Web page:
Money-Laundering by Video Games: Financial Times

Valve, the developer of the popular video game “Counter-Strike: Global Offensive,” announced that players wouldn’t be allowed to trade the in-game currency that could be used for buying virtual knives, guns and skins. That was an abrupt action against the rising trend of money laundering by video games, in which criminals could cash in stolen credit cards or use the proceeds of crime for in-game currencies and tokens through various online marketplaces. Online game players pay hundreds or even thousands of dollars for virtual goods, and the company admitted nearly all trading activity on some sites was associated with money laundering. “Valve’s discovery highlighted a vulnerability in online gaming marketplaces that criminals have now been able to exploit for more than a decade, by cashing in stolen credit card details or liquidating larger gains from other kinds of illegal activities,” reports Tim Bradshaw for the Wall Street Journal. Even after Valve prohibited the trade of its virtual currency, players continued trading on some third-party markets. Game developers try to avoid burdensome anti-money-laundering laws and regulations as their business models heavily rely on players’ in-game purchases. With so much data collected from millions of players, game developers should take greater responsibility in preventing money laundering and fraud. – YaleGlobal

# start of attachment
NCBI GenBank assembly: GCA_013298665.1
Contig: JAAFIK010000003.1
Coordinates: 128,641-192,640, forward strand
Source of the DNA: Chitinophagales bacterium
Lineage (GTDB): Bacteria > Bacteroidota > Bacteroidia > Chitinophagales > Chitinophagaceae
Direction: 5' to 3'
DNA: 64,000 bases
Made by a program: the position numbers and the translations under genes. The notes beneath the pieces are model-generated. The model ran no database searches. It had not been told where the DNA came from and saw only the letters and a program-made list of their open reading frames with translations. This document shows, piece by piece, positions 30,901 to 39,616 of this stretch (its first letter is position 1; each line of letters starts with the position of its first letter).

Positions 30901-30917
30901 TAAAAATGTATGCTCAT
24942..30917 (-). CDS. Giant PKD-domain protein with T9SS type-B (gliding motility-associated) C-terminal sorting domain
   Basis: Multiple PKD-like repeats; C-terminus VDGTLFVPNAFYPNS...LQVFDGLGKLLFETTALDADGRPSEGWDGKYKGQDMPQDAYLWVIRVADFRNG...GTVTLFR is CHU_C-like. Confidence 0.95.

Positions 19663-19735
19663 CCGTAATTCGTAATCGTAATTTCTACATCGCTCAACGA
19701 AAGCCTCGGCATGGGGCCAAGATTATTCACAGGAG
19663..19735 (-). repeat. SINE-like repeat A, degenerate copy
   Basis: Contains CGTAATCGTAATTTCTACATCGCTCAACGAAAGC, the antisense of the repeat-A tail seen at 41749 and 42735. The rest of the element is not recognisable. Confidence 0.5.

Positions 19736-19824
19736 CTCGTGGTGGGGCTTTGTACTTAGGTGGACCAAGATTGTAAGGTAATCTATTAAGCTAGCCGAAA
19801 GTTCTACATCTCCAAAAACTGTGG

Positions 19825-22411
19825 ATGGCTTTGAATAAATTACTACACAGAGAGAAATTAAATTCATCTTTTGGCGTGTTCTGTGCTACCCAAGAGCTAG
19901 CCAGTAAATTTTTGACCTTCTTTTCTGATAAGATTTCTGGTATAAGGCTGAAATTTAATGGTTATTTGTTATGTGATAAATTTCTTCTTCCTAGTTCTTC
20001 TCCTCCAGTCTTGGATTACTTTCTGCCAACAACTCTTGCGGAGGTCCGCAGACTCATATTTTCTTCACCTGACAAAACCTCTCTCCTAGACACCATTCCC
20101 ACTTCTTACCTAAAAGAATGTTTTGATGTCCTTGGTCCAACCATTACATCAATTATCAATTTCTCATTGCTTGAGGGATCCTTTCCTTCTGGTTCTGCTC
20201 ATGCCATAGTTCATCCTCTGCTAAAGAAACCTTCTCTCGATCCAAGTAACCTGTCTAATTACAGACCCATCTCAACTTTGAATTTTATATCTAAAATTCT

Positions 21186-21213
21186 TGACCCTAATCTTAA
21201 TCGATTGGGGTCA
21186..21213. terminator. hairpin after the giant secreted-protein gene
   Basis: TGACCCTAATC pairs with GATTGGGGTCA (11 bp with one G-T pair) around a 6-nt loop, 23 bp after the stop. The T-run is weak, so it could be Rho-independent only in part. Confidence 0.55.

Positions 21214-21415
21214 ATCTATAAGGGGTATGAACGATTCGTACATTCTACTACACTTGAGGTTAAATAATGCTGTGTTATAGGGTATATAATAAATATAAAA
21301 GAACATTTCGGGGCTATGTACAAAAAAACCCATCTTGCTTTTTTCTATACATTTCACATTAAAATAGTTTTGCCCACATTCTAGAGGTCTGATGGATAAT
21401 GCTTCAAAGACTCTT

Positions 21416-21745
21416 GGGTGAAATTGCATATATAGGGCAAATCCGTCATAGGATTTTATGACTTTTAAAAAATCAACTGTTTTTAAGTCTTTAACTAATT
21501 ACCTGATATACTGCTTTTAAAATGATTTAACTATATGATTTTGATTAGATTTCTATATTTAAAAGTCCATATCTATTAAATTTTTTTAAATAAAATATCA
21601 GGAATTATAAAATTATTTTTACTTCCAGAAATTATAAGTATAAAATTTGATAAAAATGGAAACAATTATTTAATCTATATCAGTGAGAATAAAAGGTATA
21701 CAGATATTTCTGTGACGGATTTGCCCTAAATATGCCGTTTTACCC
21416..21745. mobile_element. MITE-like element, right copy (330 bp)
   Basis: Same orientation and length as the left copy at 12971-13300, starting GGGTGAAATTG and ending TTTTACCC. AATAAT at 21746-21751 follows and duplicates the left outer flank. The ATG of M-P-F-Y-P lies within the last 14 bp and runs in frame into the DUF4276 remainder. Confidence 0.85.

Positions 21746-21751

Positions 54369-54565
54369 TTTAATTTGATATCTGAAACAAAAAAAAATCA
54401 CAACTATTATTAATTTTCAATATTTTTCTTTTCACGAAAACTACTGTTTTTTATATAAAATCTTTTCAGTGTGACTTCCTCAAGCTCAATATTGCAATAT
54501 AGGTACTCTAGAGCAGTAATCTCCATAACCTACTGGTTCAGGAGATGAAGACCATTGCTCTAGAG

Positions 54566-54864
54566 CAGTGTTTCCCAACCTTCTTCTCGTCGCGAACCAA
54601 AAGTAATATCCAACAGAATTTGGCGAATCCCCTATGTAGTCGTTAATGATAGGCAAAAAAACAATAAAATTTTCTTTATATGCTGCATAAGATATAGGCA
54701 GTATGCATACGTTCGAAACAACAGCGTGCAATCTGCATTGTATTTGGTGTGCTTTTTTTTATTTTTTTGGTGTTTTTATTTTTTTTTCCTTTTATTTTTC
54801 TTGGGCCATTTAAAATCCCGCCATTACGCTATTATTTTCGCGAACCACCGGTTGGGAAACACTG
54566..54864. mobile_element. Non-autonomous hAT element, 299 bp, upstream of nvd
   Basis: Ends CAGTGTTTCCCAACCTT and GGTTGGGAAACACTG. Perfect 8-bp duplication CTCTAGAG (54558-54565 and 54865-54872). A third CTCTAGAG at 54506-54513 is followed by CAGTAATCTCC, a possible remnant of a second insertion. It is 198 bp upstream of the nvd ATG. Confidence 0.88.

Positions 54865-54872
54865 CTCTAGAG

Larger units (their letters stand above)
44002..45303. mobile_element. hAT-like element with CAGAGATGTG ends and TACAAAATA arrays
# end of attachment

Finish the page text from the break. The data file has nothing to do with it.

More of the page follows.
Money-Laundering by Video Games: Financial Times

Regulators and video game developers increasingly alarmed by money laundering and fraud associated with purchases of virtual currency, weapons and awards
Tim Bradshaw
Monday, January 13, 2020

Read the article from the Financial Times about how virtual currency for video games is used for money laundering.

Tim Bradshaw has been covering the technology industry for 15 years, including leading the FT’s reporting on Apple, Uber, Snap and other Silicon Valley companies from San Francisco and Los Angeles, and spotting trends from VR and AR to autonomous vehicles and electric scooters. Now based in London, he covers innovations from the US, Europe and Asia, examining how technology is transforming other industries.

Year	Value of global video games market 2012-2017 (in billion USD) 2012	 52.8  2013	 61.0  2014	 71.3  2015	 81.5  2016	 93.3  2017	 104.6

 Tetris, 1984 Minecraft, 2009 Grand Theft Auto V, 2013 Wii Sports, 2006 Playerunknown’s Battlegrounds, 2017 Pokemon Red/Blue/Green/Yellow, 1998 Super Mario Bros, 1985 Mario Kart Wii, 2008 Wii Sports Resort, 2009 Diablo III, 2012

(Source: IGN)

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